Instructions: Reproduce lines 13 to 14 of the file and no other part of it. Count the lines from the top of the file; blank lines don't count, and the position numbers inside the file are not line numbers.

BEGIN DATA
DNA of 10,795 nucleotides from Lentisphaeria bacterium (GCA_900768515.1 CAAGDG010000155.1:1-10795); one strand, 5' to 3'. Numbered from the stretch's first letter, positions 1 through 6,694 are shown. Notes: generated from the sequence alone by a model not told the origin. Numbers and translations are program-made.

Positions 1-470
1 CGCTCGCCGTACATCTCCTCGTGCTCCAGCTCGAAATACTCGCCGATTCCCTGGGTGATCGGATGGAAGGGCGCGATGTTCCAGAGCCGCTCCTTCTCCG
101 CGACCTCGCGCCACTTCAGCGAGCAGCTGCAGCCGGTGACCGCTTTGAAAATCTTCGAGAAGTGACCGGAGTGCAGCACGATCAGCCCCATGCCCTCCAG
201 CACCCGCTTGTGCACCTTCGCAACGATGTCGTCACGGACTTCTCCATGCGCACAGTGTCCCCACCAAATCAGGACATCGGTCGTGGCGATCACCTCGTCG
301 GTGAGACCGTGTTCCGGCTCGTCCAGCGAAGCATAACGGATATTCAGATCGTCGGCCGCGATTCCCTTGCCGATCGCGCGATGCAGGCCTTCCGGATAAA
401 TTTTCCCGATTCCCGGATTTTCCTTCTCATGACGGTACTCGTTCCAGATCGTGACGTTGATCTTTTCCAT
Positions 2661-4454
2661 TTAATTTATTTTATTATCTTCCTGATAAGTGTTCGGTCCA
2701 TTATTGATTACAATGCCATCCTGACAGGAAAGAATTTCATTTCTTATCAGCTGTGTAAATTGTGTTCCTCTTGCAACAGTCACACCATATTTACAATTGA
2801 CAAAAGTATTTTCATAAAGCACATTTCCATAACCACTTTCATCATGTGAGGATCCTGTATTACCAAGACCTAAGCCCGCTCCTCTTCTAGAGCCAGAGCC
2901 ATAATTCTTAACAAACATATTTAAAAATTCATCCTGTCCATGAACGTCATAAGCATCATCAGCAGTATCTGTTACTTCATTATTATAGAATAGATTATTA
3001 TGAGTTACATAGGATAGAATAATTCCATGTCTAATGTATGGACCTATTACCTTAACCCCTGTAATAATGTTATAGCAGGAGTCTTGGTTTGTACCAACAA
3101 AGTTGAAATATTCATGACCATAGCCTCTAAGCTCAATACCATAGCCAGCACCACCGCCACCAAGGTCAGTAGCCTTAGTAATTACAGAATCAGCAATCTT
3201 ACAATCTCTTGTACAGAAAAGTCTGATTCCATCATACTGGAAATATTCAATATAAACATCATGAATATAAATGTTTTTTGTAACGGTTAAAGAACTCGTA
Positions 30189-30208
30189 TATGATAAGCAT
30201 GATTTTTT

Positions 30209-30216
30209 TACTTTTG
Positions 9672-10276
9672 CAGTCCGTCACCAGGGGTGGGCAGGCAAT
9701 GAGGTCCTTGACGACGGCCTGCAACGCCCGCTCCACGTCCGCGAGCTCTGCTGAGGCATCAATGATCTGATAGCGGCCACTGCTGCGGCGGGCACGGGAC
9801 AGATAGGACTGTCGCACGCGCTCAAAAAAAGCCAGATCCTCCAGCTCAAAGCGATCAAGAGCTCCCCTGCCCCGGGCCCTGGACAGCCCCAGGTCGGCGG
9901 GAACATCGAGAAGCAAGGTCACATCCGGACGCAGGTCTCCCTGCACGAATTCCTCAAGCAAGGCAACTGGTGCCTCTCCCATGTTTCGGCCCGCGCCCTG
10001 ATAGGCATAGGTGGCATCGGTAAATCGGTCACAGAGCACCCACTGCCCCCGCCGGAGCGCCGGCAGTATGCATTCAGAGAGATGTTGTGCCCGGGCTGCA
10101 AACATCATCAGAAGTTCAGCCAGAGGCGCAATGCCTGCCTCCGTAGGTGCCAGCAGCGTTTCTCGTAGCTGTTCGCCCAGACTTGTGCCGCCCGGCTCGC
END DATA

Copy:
3001 TGAGTTACATAGGATAGAATAATTCCATGTCTAATGTATGGACCTATTACCTTAACCCCTGTAATAATGTTATAGCAGGAGTCTTGGTTTGTACCAACAA
3101 AGTTGAAATATTCATGACCATAGCCTCTAAGCTCAATACCATAGCCAGCACCACCGCCACCAAGGTCAGTAGCCTTAGTAATTACAGAATCAGCAATCTT